• Nuvaxatuh – Nuwuvi – (Southern Paiute)
  • Hvehasahpatch or Huassapatch – Havasu ʼBaaja – (Havasupai)
  • Wikʼhanbaja – Hwalʼbay – (Hualapai)
  • Wi꞉mun Kwa – Yavapai
  • Sunha Kʼhbchu Yalanne – A:shiwi (Zuni)
  • ʼAmat ʼIikwe Nyava[19] – Hamakhav – (Mojave)
  • Sierra sin Agua – (Spanish)
  • The Peaks – (Anglo Arizonans)
180 degree S/W panorama from the top of the Agassiz Peak chairlift

See also[edit]


  1. ^ a b "Frisco". NGS Data Sheet. National Geodetic Survey, National Oceanic and Atmospheric Administration, United States Department of Commerce. Retrieved 2021-02-05.
  2. ^ "History of the San Francisco Peaks and how they got their names". United States Forest Service. Retrieved 2021-10-19.
  3. ^ "The San Francisco Volcanic Field, Arizona". USGS factsheet. Retrieved 2006-12-16.
  4. ^ "San Francisco Peaks, AZ". NASA Earth Observatory. Archived from the original on 2006-09-30. Retrieved 2006-05-23.
  5. ^ a b Nasaw, Daniel (2011-10-19). "Indians oppose 'recycled' sewage for Arizona skiing". BBC News Magazine. BBC.
  6. ^ Hardy, James A. "The History of the San Francisco Peaks" (PDF). Flagstaff Visitor Center. Archived from the original (PDF) on 2013-07-17.
  7. ^ Cline, Platt (1976). They Came to the Mountain. Flagstaff: Northern Arizona University with Old Town Press.
  8. ^ a b c Houk, Rose (2003). "San Francisco Peaks". The Mountains Know Arizona. Arizona Highways Books.
  9. ^ MacMillan, Leslie (August 19, 2013). "Diné activist protests wastewater-to-snow scheme". High Country News.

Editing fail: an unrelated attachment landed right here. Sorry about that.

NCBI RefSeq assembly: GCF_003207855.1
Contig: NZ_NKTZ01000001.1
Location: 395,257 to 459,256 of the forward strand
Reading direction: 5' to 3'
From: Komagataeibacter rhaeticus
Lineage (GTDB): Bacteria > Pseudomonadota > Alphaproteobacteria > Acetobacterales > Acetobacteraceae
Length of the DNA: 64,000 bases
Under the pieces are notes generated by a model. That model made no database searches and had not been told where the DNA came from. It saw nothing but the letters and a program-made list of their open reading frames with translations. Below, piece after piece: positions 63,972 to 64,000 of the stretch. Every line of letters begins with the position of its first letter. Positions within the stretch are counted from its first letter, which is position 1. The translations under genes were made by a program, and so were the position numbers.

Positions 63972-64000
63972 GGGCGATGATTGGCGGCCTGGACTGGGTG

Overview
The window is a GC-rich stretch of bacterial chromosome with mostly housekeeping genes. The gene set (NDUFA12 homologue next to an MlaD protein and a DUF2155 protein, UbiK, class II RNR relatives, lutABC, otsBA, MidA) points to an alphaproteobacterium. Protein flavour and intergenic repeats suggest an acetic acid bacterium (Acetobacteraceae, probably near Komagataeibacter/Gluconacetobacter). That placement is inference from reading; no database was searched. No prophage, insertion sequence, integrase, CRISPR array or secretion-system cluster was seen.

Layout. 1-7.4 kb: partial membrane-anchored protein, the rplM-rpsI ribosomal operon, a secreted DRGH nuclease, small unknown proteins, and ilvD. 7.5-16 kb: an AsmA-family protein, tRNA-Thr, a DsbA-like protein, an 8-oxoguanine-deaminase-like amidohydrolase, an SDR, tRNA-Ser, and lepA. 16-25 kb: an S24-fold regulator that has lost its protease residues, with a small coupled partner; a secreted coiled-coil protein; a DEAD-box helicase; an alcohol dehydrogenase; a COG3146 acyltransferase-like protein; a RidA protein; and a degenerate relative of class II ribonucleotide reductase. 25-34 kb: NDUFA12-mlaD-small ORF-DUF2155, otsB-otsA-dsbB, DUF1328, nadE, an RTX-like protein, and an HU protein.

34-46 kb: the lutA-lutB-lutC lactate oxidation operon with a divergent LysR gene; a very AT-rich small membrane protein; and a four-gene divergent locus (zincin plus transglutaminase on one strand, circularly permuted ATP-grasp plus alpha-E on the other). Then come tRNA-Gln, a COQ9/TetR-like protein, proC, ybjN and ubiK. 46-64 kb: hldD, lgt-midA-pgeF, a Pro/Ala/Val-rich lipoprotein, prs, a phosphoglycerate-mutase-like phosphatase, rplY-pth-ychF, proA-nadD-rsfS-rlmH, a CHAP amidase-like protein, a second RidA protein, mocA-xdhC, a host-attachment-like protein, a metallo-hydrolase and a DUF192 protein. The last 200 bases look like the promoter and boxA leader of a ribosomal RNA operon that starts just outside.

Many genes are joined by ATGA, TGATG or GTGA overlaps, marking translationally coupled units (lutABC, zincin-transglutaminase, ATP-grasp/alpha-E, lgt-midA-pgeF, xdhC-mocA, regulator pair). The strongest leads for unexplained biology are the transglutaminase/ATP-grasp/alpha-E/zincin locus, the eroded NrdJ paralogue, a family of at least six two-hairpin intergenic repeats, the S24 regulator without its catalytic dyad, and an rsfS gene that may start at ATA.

10. ^ MacMillan, Leslie (September 26, 2012). "Resort's Snow Won't Be Pure This Year; It'll Be Sewage". New York Times.
  11. ^ "Biotic Communities of the Colorado Plateau". Northern Arizona University and United States Geological Survey. Archived from the original on January 14, 2013. Retrieved March 21, 2012.
  12. ^ "Alpine Tundra" (PDF). Coconino National Forest Plan Revision. United States Forest Service. Retrieved 2012-03-21.
  13. ^ "Species Biology And Population Trend" (PDF). Arizona Game and Fish Department. Archived from the original (PDF) on 2011-08-23. Retrieved 2012-03-21.
  14. ^ "Alpine Tundra Biome". Northern Arizona University. Retrieved 2012-03-21.
  15. ^ Epple, Anne Orth; Epple, Lewis E. (1995). A Field Guide to the Plants of Arizona. Falcon Publishing.
  16. ^ "Kachina Peaks Wilderness". GORP. Archived from the original on 2010-05-13.
  17. ^ Robert S. McPherson, Sacred Land, Sacred View: Navajo perceptions of the Four Corners Region, Brigham Young University, ISBN 1-56085-008-6.[page needed]
  18. ^ a b c d e f Glowacka, Maria; Dorothy Washburn; Justin Richland (2009). "Nuvatukyaʼovi, San Francisco Peaks". Current Anthropology. 50 (4): 547. doi:10.1086/599069. ISSN 0011-3204.
  19. ^ Munro, P et al. A Mojave Dictionary Los Angeles: UCLA, 1992

Further reading[edit]

External links[edit]